I am working on a series of posts related to the Center for Internet Security (CIS) Critical Security Controls (CSCs). See the full listing here.
Manage the security life cycle of all in-house developed and acquired software in order to prevent, detect, and correct security weaknesses.
This control includes eleven (11) sub controls. For those of you reviewing the CIS Controls with the Implementation Groups in mind, there are zero (0) IG1 controls and nine (11) IG2 controls. This means that, at a minimum, we want to…. skip this one? For the sake of discussion, I’ve listed out the IG2 controls.
- Establish secure coding practices appropriate to the programming language and development environment being used.
- For in-house developed software, ensure that explicit error checking is performed and documented for all input, including for size, data type, and acceptable ranges or formats.
- Verify that the version of all software acquired from outside your organization is still supported by the developer or appropriately hardened based on developer security recommendations.
- Only use up-to-date and trusted third-party components for the software developed by the organization.
- Use only standardized, currently accepted, and extensively reviewed encryption algorithms.
- Ensure that all software development personnel receive training in writing secure code for their specific development environment and responsibilities.
- Apply static and dynamic analysis tools to verify that secure coding practices are being adhered to for internally developed software.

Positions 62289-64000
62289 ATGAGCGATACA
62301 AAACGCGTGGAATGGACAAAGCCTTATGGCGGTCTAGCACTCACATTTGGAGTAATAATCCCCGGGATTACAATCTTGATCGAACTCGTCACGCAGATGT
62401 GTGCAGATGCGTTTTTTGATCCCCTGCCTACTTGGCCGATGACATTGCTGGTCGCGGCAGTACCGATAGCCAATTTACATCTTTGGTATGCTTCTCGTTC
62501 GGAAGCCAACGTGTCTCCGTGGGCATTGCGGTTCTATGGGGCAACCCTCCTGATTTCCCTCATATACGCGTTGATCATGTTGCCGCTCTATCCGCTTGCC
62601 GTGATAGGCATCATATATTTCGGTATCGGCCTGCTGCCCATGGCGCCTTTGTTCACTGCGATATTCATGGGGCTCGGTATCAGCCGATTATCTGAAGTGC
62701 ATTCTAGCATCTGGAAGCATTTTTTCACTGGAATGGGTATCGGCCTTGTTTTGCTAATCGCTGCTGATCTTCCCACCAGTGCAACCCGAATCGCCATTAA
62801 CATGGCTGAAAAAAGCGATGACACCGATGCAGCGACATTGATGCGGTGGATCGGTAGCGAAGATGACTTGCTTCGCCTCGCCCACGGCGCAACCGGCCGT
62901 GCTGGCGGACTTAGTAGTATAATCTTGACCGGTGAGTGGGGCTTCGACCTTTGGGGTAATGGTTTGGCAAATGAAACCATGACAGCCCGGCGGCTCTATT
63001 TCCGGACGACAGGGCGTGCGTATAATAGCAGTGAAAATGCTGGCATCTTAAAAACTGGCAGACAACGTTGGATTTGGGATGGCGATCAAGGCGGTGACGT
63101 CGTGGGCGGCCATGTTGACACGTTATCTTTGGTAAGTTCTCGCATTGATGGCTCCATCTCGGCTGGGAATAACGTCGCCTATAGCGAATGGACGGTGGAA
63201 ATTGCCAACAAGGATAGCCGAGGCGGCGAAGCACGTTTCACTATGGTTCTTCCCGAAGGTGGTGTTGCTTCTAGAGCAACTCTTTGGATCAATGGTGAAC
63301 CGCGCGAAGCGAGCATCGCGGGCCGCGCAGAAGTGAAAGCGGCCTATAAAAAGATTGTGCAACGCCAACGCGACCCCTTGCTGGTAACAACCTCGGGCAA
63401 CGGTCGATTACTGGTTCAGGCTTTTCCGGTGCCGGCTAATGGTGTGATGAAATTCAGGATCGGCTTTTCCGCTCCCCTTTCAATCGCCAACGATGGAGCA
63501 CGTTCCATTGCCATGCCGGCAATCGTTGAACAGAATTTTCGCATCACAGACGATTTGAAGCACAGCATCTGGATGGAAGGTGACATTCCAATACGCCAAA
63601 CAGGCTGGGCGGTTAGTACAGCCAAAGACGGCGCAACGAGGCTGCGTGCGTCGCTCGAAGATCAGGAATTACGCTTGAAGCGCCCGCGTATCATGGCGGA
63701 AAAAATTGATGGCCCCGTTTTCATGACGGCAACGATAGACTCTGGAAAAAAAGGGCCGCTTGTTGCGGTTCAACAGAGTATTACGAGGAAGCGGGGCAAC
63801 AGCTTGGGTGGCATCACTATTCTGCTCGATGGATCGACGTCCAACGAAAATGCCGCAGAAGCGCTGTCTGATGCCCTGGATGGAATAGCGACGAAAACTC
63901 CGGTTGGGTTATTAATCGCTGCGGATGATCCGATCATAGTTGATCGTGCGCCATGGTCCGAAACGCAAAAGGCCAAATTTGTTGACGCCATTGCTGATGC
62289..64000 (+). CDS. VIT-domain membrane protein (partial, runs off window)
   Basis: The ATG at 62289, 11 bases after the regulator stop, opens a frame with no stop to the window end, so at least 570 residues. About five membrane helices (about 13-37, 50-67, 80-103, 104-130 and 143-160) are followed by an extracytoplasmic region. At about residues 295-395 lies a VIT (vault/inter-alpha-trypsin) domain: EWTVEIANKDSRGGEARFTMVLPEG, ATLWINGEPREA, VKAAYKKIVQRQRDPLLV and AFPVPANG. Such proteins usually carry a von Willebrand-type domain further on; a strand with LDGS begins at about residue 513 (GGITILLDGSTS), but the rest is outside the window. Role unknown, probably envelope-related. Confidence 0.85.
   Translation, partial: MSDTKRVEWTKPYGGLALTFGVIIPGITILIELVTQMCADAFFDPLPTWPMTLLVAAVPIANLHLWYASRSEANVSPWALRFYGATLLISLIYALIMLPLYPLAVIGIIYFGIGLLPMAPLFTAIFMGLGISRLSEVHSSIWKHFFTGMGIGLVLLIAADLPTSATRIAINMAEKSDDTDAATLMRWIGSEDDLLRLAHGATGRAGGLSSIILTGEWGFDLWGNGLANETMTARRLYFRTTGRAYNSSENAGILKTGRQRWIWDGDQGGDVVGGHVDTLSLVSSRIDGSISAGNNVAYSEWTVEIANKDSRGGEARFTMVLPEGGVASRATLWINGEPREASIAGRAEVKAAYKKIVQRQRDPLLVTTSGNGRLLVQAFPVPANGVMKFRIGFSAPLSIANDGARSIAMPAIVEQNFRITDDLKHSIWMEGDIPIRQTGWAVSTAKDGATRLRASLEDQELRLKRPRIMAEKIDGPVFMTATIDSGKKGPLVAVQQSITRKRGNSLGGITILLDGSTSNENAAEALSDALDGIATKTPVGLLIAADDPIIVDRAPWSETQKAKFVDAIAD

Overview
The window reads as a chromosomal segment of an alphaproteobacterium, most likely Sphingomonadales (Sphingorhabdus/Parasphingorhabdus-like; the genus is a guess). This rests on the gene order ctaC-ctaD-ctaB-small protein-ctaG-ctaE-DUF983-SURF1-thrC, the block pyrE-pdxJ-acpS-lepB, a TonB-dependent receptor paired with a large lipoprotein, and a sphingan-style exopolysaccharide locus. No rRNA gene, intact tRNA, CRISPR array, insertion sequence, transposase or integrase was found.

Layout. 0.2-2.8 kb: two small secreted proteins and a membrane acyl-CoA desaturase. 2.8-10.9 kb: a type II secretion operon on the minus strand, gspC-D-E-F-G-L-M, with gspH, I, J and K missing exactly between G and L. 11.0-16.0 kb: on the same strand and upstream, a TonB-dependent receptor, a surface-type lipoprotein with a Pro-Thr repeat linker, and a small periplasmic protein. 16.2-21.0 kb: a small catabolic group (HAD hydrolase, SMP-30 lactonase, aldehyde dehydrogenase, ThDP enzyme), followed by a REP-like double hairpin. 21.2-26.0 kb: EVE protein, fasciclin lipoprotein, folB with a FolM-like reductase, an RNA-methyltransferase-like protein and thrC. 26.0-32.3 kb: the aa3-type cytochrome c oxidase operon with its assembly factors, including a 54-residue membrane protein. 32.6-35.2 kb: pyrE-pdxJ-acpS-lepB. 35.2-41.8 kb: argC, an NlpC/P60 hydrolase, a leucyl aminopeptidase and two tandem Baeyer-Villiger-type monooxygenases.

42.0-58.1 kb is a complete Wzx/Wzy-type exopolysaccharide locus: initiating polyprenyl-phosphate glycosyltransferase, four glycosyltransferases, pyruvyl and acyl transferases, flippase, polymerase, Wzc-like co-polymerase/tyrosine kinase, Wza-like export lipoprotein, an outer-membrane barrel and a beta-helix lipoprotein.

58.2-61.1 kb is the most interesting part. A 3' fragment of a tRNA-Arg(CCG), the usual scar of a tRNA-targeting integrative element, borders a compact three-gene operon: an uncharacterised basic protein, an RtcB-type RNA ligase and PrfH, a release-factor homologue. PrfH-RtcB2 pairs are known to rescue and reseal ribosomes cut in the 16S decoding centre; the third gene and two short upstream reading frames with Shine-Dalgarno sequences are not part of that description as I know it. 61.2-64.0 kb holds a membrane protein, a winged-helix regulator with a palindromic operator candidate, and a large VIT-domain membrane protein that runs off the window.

- Establish a process to accept and address reports of software vulnerabilities, including providing a means for external entities to contact your security group.
- Maintain separate environments for production and non-production systems. Developers should not have unmonitored access to production environments.
- Protect web applications by deploying web application firewalls (WAFs) that inspect all traffic flowing to the web application for common web application attacks. For applications that are not web-based, specific application firewalls should be deployed if such tools are available for the given application type. If the traffic is encrypted, the device should either sit behind the encryption or be capable of decrypting the traffic prior to analysis. If neither option is appropriate, a host-based web application firewall should be deployed.
- For applications that rely on a database, use standard hardening configuration templates. All systems that are part of critical business processes should also be tested.
It is important to revisit the definitions of each IG to note why none of these controls apply to IG1 – most notably “off-the-shelf” software. These IG1 organizations are not writing their own code, so obviously none of these would apply.
Some of these controls are items I would consider foundational to any organization looking to develop their own software. Some of these examples being things like a formal SDLC document (18.1), making sure your developers receive secure code training (18.6), and having a process to triage and address vulnerabilities in your code (18.8). I would still consider many of these controls to be “high-level” in the sense that these will move you in a good direction, but these should not be considered the end-all be-all software development security controls. Any organization developing software should be looking at more granular control frameworks and security guidance, such as OWASP Top Ten or the OWASP Secure Coding Practices.
It is also worth noting that the Verizon Data Breach Investigation Report shows continued focus on web-application based attacks as a primary means of entry.
Relevant News Stories
|Commercial||Open-Source & “Freemium”|
|Application Security Manager (F5)||WebScarab|
The CIS Controls are in version 7.1 at the time of this writing. For more information on this control check out the CIS Control #18 page here.